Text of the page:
The first Nevarėnai church was built back in 1602 by Count Zabiela, after the Samogitian Bishop M. Giedraitis appointed a priest to the church and after the Grand Duke of Lithuania Zigmantas Vaza (Sigismund Vasa) donated the foundation to it. In 1785, the present wooden church was built, and in 1911 Nevarėnai parish was established there.

The church is of folk architecture style and has Classicist features. It is a hall church of a Latin cross-shaped layout, with one nave and transepts, two sacristies, a tower on the main facade, pedestals, and a five-wall apse. The walls are boarded with vertical planks and narrower slats, and water boards fixed along the building perimeter above the plinth. The tower has a square base, its gambrel roof is covered with sheet steel (the shingle roof has not survived to date), and topped by an ornamented cross with the figure of a trumpeting angel. A similar construction is echoed in the apse and transept pediments with crosses. The facade windows and the doors are edged; all the doors have metal fittings and are boarded in herringbone pattern.

Right after entering the church, one’s eye is caught by the ante-nave separated by four quadrangular supporting columns and an organ area above. The organ case is decorated with relief carvings, vases, and openwork ornaments. The organ area has an interesting floor fixed using wooden nails with big heads.
The church interior features abundant values of sacred art. The altars are folk style, made by local craftsmen, but they also have some Classicism features. The great altar has the Crucifixion sculpture group: the Virgin Mary, Veronica and Magdalene, and an emblematic sculpture composition Arma Christi. The left side altar includes the picture of St. Simon and St. Judas Thaddeus, and the right one – the picture of St. George. The side altar of the Most Blessed Virgin Mary on the left includes a tabernacle, two paintings and four sculptures; the side altar of the Transfiguration of Jesus Christ on the right has two paintings and four sculptures.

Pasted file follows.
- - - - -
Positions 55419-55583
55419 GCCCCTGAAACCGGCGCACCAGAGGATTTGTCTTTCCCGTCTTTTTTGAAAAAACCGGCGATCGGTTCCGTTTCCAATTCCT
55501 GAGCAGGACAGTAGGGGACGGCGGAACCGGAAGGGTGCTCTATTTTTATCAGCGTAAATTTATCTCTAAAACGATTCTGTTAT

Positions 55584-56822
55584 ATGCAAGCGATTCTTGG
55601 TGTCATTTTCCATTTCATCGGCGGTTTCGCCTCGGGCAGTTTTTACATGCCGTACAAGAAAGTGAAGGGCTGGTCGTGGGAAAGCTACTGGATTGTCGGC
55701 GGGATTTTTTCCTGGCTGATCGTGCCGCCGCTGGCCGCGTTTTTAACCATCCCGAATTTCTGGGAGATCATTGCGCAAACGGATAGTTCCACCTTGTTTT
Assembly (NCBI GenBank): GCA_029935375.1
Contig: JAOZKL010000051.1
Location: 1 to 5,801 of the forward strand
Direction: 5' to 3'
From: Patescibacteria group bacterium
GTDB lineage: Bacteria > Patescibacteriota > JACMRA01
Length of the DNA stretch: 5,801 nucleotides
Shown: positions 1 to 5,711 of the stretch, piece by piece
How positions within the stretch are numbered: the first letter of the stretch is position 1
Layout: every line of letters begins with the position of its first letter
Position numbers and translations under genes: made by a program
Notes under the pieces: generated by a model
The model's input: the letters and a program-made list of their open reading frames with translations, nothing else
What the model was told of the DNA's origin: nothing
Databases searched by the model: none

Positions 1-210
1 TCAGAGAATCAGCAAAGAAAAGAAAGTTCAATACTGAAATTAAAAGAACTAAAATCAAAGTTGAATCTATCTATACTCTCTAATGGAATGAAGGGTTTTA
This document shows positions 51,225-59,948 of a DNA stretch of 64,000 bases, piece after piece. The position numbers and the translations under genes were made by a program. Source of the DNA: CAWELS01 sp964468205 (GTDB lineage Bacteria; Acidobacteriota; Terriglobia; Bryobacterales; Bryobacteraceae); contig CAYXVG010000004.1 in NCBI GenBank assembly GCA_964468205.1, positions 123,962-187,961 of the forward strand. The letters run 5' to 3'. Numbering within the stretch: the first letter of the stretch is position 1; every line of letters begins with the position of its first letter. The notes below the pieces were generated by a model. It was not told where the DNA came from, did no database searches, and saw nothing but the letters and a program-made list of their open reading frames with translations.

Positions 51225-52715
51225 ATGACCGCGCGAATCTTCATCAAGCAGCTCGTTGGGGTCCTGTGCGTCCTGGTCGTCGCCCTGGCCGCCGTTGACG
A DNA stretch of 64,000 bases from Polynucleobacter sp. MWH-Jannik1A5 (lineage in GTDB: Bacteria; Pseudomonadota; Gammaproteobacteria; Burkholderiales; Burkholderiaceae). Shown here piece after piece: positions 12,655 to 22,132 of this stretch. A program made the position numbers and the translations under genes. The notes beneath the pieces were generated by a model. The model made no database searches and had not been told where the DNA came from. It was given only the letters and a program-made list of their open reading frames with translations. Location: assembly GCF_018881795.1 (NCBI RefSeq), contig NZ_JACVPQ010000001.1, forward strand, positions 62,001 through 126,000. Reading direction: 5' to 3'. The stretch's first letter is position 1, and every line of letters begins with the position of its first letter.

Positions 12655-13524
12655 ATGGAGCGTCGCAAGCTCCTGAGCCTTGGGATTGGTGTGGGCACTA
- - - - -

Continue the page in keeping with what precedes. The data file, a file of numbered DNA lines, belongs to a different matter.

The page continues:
The painting of St. Romuald is among the more valuable pictures decorating the walls. It is an example of a painting of the Romantic era created by the painter A. Čapskis in 1839. The church has many various wooden sculptures. The organ area includes a stylized Crucifix with a stylish perizoma. It may have been created together with the great altar.

An old Samogitian folk-style belfry is located next to the church. The two-storey belfry of a rectangular layout has the lower part much wider than the upper one. Its door is covered by a small, nice roof. The first wooden belfry mentioned in archival sources has not survived to date, and the existing one was built in 1818, using the manor’s funds. It has a masonry foundation, the first floor walls are have raster-based structure, the second floor is made of frame covered with vertical wide boards with narrower slats. The roof was previously covered with shingles10, now replaced with sheet steel. The door is two-leaf, with metal fittings, boarded in herringbone pattern.

The churchyard features a particularly decorative chapel of the Most Blessed Our Lady of Sorrows. It has two turrets and carved volute wings. The turrets are topped with forged metal crosses. The foundation is made a pink granite millstone.

The church complex also includes a chapel pole with four-facades featuring exquisite structure. Its octagonal small roof is decorated with a small cross, and the underside of the four-sided, box-shaped chapel is decorated with verge trims along the entire perimeter. The chapel pole houses wooden sculptures of the Most Blessed Virgin Mary, the Pensive Christ, as well as other works of folk craftsmen.



360° Virtual Tour



  • Address: Telšių g. 5
  • State/county: Telšiai district
  • Country: Lithuania